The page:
NHS productivity

Boosting NHS productivity demands a healthy dose of realism

In the recent autumn statement, HM Treasury placed a renewed focus on improving productivity growth across the public sector. This encompasses an ongoing review of public services productivity and will include a sharpened focus on the NHS at the Spring Budget.

It has become increasingly apparent that NHS productivity has fallen since the onset of the pandemic, though the size of the hit is contested. The picture is complex, and one that demands clarity given the mounting political pressure on NHS leaders to do more with existing resources.

Why is NHS productivity lagging behind pre-pandemic levels?
Improving ‘implied productivity’ means limiting the real terms growth in the costs of undertaking an activity (inputs) while maximising growth in activity (outputs). The NHS is spending more money and employing more staff, yet there is concern that the level of activity does not compare well to pre-pandemic levels.

This isn’t for want of trying.

Trusts continue to implement a range of productivity initiatives to increase activity growth. They are improving discharge procedures and partnerships with social care so patients can be cared for at, or closer to, home when they are ready to leave hospital; delivering different delivery models for care, including virtual wards; and working towards returning theatre utilisation to pre-pandemic levels.

Trusts employ data analytics to help reduce costs and ramp up activity. ‘Getting It Right First Time’ initiatives help trusts reduce unwarranted variation and maximise throughput, while ‘Model Health System’ data allows NHS organisations to benchmark productivity across a range of clinical and corporate services.

There are however factors outside trusts’ control which are impacting productivity growth. Trusts tell us that patients’ needs are often more complex, clinically, meaning diagnosis and care can take longer. Research from the Health Foundation shows the average patient is spending a day longer in hospital than 2019/20. However, productivity measurements often focus on the numbers of admissions rather than bed days and do not currently take into account acuity in an ageing population.

Covid-19 and rising staff sicknesses have increased trusts’ cost bases since the pandemic, while the impact of sustained industrial action has limited clinicians and managers’ ability to recover care backlogs and deliver efficiency programmes. And while additional quality and safety investments are welcomed by staff and patients – such as increasing nursing ratios – they by extension increase costs.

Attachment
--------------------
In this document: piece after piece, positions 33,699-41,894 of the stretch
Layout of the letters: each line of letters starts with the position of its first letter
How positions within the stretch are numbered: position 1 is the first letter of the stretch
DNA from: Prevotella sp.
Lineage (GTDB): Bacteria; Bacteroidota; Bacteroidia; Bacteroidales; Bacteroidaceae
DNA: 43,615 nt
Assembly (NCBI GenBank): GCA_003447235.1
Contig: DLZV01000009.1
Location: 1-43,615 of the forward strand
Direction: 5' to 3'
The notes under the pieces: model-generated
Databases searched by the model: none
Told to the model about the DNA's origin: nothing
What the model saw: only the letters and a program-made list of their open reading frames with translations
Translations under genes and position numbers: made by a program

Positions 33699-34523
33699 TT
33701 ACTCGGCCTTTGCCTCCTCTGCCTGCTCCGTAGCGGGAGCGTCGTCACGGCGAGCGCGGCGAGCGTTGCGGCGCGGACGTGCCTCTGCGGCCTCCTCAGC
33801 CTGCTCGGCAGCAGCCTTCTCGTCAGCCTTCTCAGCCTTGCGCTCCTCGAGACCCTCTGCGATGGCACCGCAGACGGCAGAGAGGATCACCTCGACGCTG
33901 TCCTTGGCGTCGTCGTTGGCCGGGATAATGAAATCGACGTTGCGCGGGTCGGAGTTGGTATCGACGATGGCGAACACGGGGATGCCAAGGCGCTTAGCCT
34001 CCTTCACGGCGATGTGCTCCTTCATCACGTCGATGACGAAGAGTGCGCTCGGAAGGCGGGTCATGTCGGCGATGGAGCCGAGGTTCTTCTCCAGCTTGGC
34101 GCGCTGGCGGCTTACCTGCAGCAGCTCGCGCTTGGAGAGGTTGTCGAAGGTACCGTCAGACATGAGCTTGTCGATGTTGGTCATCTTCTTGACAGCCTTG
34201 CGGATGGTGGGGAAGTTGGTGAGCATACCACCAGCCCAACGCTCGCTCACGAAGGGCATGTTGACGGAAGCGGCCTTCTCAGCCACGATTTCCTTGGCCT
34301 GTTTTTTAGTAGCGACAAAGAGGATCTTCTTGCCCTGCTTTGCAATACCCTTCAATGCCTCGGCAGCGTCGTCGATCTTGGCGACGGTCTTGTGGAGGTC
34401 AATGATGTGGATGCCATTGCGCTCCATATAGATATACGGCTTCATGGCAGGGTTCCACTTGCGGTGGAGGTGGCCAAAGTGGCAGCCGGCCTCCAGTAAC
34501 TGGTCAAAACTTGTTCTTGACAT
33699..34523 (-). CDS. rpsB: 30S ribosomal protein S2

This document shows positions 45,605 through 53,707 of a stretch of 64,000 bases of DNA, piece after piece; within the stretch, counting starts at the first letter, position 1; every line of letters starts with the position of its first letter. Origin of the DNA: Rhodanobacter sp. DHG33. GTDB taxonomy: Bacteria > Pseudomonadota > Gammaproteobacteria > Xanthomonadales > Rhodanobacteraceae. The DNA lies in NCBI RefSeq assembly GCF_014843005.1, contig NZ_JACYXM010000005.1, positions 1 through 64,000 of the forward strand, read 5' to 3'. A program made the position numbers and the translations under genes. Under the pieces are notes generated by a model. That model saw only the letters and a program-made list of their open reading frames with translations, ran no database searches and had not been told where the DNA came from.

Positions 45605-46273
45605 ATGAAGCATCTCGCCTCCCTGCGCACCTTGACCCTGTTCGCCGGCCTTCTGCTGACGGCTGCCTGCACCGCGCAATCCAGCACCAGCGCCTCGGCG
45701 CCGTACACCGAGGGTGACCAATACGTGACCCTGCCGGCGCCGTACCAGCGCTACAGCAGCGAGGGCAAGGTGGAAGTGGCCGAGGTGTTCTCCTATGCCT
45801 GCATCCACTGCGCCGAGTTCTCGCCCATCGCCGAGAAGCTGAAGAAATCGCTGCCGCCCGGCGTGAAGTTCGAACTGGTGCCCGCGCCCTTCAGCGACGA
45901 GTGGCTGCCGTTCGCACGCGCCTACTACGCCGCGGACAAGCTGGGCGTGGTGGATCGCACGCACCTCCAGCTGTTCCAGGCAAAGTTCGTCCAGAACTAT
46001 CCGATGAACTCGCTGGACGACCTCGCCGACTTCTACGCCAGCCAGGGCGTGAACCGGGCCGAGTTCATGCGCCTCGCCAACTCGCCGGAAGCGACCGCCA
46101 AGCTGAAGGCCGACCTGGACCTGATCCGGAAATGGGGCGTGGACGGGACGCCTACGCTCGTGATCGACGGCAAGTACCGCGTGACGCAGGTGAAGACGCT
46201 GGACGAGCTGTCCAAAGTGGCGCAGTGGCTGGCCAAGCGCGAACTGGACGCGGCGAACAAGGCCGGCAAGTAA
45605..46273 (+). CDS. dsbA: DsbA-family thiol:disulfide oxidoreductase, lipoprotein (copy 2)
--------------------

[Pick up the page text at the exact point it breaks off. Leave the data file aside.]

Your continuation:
Comment from NHS Providers' Patrick Garratt

It is also important to note the impact of relentless operational pressures since the pandemic on discretionary effort by NHS staff. While difficult to quantify in relation to productivity growth, staff are burnt out, and understandably, less willing to work unpaid overtime to keep services going. This is borne out by the recent NHS staff survey which shows that all measures relating to burnout have remained persistently high.

What are the enablers for productivity growth?
Given how tight forecast growth for public services is after 2024/25, the sustainability of the government’s fiscal plans is contingent on a major, sustained increase in NHS labour productivity – the Long Term Workforce Plan (LTWP) assumes an annual increase between 1.5-2% per year. As the Institute for Fiscal Studies points out, this is an incredibly big ask, particularly as the Office for National Statistics estimates that ‘quality-adjusted productivity’ increased by an average 0.8% per year between 1995-96 and 2019/20.

In fact the ambitious ask set out in the LTWP is predicated on a sustained increase in capital funding to expand capacity in hospital, ambulance, community, mental health and primary care services, major digital investment throughout the NHS, and a sustainable social care sector. These are all key enablers which could help trusts to drive productivity, yet to be addressed by government in national policy making.

Furthermore, trusts’ efficiency and productivity initiatives are not quick fixes. They demand buy in from both frontline clinicians and managers, and it takes time – often over a year – to realise improvements in performance and quality.

The post-pandemic operating conditions of the NHS are markedly more challenging for providers. But with major political interest in recovering care to pre-pandemic levels, year-on-year improvement gains are at risk of being obscured. Trusts suggest we need to focus less exclusively on 2019/20 as the benchmark, and more on the resources needed in the long term to deliver sustainable efficiency savings and ramp up productivity.

Where do we go from here?
Resolving the NHS productivity challenge requires action from both trusts and government. It demands a recognition that while productivity growth is below where it was pre-pandemic, the gap may not be as large as some commentators suggest given the complexity of the metrics involved and the need to take into account patient acuity and new models of care.

We also cannot talk about productivity across the provider sector as if there is a singular, national picture. Local and regional variability is huge.

Critically, a number of the drivers of productivity still lay outside of trusts’ control. Productivity initiatives take time to come to fruition, and the key enablers require sustained government action. To help drive the productivity gains NHS leaders all want to see, sufficient capital investment, funded workforce planning and reform of social care must be key priorities for whichever party forms the next government.

Image credit: iStock

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